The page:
You’ll obviously want to follow all your local laws and regulations regarding the harvest of fish, and you’ll want to concentrate on consuming ecologically sustainable species, rather than those that are rare or at the top of the food chain.
For example, a healthy lake will not miss a stringer full of bluegill; in fact, removing a reasonable number of bluegill from a lake can help ensure the population stays balanced. But on the other hand, you don’t want to take home too many wild trout, as many of their populations are in decline.
Perhaps nothing is more meaningful than spending time with loved ones, and fishing provides a great opportunity to do so. Whether that means bringing along a good fishing buddy, your spouse or your kids, you’ll often have a great time fishing with those close to you.
Of course, you’ll have to make adjustments when fishing with others – particularly when fishing with those who are not avid anglers. You may want to target more easily caught species and fish in less demanding environments, for starters.
You can learn more about taking children on their first fishing trip here.
Also, be sure to consider the types of creature comforts that will make your companions have a better time, and do your best to make sure they catch fish too. You may not have the type of fishing success to which you are accustomed, but the smiles, love and companionship will help make up for it.
Many of us spend too much time sitting down according to healthcare researchers. In fact, it is thought that more than one-half of an average American’s day is spent sitting down, and this isn’t good for your health.
Excessive sitting (defined as more than about 8 hours per day) is linked with an 18 percent increase in the likelihood of dying from cardiovascular problems and a 17 percent increase in the likelihood of dying from cancer.
But fishing often forces you to stand – particularly if you are fly fishing or wading out into the water to access deeper pools. And if you are fishing from the bank, you may end up walking for a mile or two in search of productive waters. So, get up from your chair, head to the water and start fishing (while standing).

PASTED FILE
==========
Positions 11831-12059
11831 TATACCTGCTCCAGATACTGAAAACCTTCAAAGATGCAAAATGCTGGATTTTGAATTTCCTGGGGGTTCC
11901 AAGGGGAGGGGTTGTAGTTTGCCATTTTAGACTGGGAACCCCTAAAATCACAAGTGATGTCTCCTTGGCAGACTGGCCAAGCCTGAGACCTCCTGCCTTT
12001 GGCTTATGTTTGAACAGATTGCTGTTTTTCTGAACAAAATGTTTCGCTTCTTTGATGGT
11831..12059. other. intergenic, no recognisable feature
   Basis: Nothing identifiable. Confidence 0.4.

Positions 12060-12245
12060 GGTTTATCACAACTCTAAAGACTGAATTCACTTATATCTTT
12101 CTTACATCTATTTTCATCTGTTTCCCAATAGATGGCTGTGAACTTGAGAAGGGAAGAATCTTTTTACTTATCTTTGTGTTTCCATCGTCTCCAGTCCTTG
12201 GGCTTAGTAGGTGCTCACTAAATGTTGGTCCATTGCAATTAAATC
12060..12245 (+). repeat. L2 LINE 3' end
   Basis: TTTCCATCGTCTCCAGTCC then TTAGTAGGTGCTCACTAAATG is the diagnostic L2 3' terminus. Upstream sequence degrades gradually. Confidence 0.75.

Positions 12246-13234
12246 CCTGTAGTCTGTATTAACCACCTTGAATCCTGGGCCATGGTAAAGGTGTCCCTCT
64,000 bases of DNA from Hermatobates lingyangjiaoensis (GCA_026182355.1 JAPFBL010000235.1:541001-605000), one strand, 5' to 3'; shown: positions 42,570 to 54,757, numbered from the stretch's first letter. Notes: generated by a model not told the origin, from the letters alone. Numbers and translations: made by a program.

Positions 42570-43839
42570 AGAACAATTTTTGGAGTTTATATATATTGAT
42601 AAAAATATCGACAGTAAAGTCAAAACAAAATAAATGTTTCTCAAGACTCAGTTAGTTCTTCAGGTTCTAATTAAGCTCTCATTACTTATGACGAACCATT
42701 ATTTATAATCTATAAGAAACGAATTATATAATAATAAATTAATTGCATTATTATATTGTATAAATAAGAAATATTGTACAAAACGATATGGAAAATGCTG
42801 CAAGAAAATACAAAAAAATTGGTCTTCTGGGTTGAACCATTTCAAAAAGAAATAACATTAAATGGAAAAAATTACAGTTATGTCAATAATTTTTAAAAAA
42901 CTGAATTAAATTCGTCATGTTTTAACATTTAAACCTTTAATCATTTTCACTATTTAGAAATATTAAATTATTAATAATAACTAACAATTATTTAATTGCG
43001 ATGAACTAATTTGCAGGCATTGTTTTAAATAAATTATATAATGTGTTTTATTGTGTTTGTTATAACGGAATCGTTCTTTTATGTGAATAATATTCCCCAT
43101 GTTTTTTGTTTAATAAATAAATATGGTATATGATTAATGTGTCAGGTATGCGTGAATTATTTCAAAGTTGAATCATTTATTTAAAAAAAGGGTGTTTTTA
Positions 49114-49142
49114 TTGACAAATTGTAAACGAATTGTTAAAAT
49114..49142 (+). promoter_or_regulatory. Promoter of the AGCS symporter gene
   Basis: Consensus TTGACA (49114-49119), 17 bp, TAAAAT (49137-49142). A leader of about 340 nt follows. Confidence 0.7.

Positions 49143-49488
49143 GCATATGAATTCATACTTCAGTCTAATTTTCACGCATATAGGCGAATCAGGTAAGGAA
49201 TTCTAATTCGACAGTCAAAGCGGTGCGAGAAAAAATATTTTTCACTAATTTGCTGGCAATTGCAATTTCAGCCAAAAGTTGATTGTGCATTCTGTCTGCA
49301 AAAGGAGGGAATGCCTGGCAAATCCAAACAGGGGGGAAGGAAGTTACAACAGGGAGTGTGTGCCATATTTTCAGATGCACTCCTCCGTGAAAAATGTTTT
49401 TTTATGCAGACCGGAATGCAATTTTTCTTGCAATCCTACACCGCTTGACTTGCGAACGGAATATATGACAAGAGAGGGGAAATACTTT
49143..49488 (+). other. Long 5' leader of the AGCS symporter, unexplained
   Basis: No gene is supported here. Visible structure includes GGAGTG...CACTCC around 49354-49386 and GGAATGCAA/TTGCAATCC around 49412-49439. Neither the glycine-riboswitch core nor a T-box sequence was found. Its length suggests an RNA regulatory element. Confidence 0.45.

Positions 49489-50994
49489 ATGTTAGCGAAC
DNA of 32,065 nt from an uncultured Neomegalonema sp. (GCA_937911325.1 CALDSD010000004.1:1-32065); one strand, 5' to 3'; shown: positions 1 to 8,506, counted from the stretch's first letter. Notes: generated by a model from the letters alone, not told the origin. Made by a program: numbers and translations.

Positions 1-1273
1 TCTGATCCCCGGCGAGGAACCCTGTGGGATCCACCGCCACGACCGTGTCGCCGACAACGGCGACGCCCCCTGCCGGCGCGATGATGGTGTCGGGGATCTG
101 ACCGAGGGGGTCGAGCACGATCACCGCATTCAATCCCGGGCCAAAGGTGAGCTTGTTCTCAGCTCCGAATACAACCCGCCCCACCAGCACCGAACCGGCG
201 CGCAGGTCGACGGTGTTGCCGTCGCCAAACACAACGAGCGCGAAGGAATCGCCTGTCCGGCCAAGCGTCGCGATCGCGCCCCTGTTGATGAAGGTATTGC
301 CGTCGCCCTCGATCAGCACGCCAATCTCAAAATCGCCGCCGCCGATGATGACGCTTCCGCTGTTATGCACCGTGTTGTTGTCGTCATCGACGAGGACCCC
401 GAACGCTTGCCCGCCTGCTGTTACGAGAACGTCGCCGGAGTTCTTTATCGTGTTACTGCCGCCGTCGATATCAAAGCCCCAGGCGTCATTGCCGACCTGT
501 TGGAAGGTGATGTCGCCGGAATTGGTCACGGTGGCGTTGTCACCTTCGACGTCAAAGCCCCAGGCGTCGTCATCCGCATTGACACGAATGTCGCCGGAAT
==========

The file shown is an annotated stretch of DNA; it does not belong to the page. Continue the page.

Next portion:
Unfortunately, memory problems and a generalized cognitive decline often occur as we age. However, one of the best ways to keep your brain healthy and operating at light-speed is by challenging it with mentally stimulating activities.
And as we know, fishing often presents myriad mental challenges that require innovative and creative solutions.
Harvard Health Publications provides an overview of some of the best ways to fight off cognitive decline, which is worth reviewing. Spoiler alert: Their recommendations align nearly perfectly with fishing.
For example, the first three tips recommend that you keep learning, use all your senses and have confidence in yourself – all three of which you’ll have to do to have success while fishing.
Unless you are fortunate enough to work outdoors for a living, you probably spend most of your time indoors. And that’s unfortunate, as sunlight provides a number of important health benefits.
For example, exposure to sunlight triggers your brain to release serotonin – an important hormone that is thought to help improve your mood and encourage happy thoughts. Fail to get enough sunshine in your life, and you may become depressed.
But don’t forget to practice good sun-safety. Be sure to cover up with lightweight fabrics during the hottest part of the day and coat yourself in sunscreen before opening your tackle box and getting to work. And don’t forget to protect your eyes too, by investing in a pair of high-quality, polarized, UV-blocking shades.
Sun light doesn’t just provide mood-enhancing benefits, it also helps to bolster your immune system.
Most of the immune-system boosting effects sunlight provides precipitate from the production of Vitamin D, which our bodies synthesize when exposed to sunlight. Among other things, vitamin D plays an important role in bone formation and allows the body to use the calcium present in the blood stream.
But recent research suggests that Vitamin D synthesis is not the only way in which sunlight helps prop up the immune system.
It appears that exposure to the some of the wavelengths present in sunlight (remember that sunlight is actually composed of many different colors of light) causes some of the body’s infection-fighting cells to begin moving more rapidly.
Although you may come home stinking of fish and bait worms, you’ll breathe easier while out on the lake or in a secluded mountain stream. Here, you’ll spend the day breathing relatively clean air, which will give your lungs a break from the polluted urban air many of us breathe of a daily basis.
This constant exposure to things like ground-level ozone, smoke and dust particles can lead to a number of health problems, including chronic respiratory conditions (such as asthma), heart disease and lung cancer.
While healthy adults can and do suffer from the effects of polluted air, children and seniors usually suffer the most. So be sure to grab your kids and your parents and bring them along the next time you head out to fish.
Understand that there are undoubtedly dozens of other reasons fishing will help you be a healthier, happier person. Being a moderately-active, outdoor-oriented, fun activity, this should come as no surprise.
But we’d love to hear about the ones we may have missed, so let us know in the comments. Each of us enjoy fishing in our own unique way, so share your experiences and outlook on this fantastic hobby with us.
What kinds of mental, emotional and physical benefits do you derive from fishing?